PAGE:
I have never had a problem with someone who can't speak/read Japanese who is trying, but when I meet someone who has been here for years and can't read and/or speak, I admit, I have disdain. There are few excuses.

Depends on how many years you mean. Many of my coworkers who transferred here for a few years didn’t bother. I can get that. The time spent mastering a language which isn’t as useful or widely spoken as other languages could be time better spent.

I wish I’d spent less time studying Japanese and more time improving my Mandarin - a far more widely spoken language. Maybe that’s a reflection of my poor application and laziness, but there are only so many hours in the day.

0 ( +3 / -3 )

I promise you Kutchan will be more expensive than Tokyo in 3 - 4 years.

-1 ( +0 / -1 )

There was a time when Luanda the capital of Angola used to come in the top 5 most expensive cities in the world for expats. Without a doubt the need to hire security guards would add to the expenses.

A few years ago I interviewed and got a job offer from a bank who were willing to pay me 3 times what I was earning at that time, and that too in USD. I was tempted but since this particular bank was based in Afghanistan I decided to let go.

0 ( +1 / -1 )

I can read and speak 5 languages (3 good, 2 fair) and within a year in japan I learnt all katakana to be able to read the menu in western restaurants. A bit odd I admit :-)

Within 6 months in Italy I could read an Italian news paper and in Mexico a Spanish language news paper.

Never took a single class.

Try reading a Japanese news paper only with katakana or Hiragana.

Come on let's stop this nonsense,

It is far simpler to learn reading and writing most Roman Alphabet European languages than Japanese and going around saying it isn't or I did this or that is just trying to act like others are stupid.

My daughter can do 6 languages fluently English, French, Spanish, Japanese, Hangul, Mandarin.

Sound great she learned all but Japanese on her own or at home (French, English and Japanese used daily in our house)

But I do not expect others or myself to be able as she is Savant level Autistic. This is what she can do easily but understanding what we see as simple social norms are extremely difficult for her.

So what I am saying is.

Going on like everyone can do the same is boasting or acting like other are idiots.

Even my Japanese wife, family will say Kanji is not easy to learn or figure out.

-5 ( +1 / -6 )

@Antiquesaving

As I said I am moving frequently, I have left Japan since many years already, no point to follow your recommendations :-)

But I somewhat keep connected with all the places I have lived.

-1 ( +1 / -2 )

Anyone who’s preparing to live in Japan should learn katakana and hiragana before they come here. It’s a simple matter of memorization and will make your life in Japan SO much easier.

Anyone living here more than a month should pick up basic phrases.

Anyone living here more than a year should study enough to have a basic conversation. You shouldn’t rely on English translations in Japan - 9 times out of 10 they either are misleading, don’t include important info, or make absolutely no sense. While they can be hilarious to read, it’s very dangerous to rely on the crappy translations here (including the English on ATMs and such).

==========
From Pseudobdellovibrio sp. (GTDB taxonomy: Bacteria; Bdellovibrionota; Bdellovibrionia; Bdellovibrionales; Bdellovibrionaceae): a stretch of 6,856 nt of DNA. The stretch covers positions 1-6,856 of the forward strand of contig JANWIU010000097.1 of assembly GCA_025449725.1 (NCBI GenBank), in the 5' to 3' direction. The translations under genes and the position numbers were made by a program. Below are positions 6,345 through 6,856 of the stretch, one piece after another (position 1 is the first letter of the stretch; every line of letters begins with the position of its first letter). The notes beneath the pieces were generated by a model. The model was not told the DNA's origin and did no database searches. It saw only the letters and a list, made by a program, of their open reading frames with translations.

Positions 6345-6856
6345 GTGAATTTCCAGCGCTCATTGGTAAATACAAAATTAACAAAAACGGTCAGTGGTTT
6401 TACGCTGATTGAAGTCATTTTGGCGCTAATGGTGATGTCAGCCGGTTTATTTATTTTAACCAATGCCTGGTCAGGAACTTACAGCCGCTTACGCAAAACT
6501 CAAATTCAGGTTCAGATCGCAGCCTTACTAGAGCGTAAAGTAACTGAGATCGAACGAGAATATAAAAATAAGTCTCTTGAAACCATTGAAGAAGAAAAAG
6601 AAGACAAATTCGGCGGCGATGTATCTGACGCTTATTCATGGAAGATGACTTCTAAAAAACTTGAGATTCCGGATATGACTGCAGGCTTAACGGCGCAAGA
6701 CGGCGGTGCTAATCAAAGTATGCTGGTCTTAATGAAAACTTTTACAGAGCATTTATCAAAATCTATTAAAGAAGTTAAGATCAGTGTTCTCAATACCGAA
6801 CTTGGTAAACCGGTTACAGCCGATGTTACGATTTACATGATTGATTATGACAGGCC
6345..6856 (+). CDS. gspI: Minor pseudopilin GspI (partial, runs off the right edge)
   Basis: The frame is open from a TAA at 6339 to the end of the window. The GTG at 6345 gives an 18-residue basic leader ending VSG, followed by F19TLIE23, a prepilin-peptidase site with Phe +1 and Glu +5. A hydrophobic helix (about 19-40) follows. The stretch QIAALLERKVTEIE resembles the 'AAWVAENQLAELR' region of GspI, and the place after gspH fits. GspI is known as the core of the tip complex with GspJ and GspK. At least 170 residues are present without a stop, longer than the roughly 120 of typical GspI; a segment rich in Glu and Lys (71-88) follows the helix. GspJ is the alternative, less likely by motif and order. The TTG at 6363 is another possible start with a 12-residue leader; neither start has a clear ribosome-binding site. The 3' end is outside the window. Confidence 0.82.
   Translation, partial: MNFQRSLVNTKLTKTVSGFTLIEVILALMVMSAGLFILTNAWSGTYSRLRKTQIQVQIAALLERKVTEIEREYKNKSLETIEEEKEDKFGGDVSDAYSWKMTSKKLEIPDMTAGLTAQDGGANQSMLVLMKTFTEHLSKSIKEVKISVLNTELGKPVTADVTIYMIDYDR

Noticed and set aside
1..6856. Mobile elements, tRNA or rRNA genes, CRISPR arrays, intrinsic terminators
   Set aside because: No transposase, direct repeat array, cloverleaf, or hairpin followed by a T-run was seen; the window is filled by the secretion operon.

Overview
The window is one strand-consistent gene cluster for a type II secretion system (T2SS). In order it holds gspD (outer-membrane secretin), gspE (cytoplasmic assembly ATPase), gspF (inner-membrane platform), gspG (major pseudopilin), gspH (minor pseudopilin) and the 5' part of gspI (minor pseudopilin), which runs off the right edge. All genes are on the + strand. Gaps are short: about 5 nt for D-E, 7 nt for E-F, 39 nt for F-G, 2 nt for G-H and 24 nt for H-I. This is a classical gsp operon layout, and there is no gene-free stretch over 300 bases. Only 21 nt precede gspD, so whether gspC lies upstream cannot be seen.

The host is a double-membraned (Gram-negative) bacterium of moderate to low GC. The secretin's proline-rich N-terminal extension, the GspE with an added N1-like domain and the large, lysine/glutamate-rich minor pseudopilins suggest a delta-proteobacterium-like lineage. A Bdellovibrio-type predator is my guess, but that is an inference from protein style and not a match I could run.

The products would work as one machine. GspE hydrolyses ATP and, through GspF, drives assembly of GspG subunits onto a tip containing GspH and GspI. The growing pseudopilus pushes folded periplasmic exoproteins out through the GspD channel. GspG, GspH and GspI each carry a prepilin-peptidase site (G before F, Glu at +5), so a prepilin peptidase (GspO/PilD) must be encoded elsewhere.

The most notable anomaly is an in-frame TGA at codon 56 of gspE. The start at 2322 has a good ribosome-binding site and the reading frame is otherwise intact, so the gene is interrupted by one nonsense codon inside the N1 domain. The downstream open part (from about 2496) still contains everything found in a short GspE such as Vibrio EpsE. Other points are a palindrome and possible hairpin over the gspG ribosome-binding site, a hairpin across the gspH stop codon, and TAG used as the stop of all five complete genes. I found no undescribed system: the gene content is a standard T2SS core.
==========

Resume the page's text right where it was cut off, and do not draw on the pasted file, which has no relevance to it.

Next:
-3 ( +1 / -4 )

This year I have seen two foreign ALTS in the local schools, who to me look like school children too. Never seen any ex-pats. Must all be in the big cities.

0 ( +2 / -2 )

Never seen any ex-pats. Must all be in the big cities.

Actually the talent market for ex pat professionals is mainly in Tokyo and very tight this past year or so due to coronavirus and travel restrictions. I understand that even if they get a job offer somehow, the COE may not be issued at this time, and of course they cannot visit for interviews.

-1 ( +1 / -2 )

No way Tokyo is more expensive to live in than NYC.

-4 ( +1 / -5 )

Not sure what your problem with French is but it is quite a simple language especially conjugations verbs, etc...

I don't have a problem with French, but pretending it's a "simple language" is just ridiculous :)

You're welcome to try to explain to a japanese (or chinese) person the concept of male/female nouns, the extremely numerous grammatical exceptions, and the very concept of subjunctive pluperfect, then ask them if they find it "simple".

-1 ( +3 / -4 )

Back on topic please.

They can’t even hold that top 3 ranking. What can Japan do anymore?

-1 ( +1 / -2 )

The "expats" to whom you refer are temprarily re-assigned foreign businesspeople. The term as it is used is a misnomer, as they have no allegiance to the country in which they reside. Their living costs are covered by their employers, so what it costs them to live on this economy is in now way reflective of what it costs genuine "expats" to do so. When they have naturalized, renounced their birth citizenship, and taken up fulltime residence you may refer to them as "expats". Use the term correctly.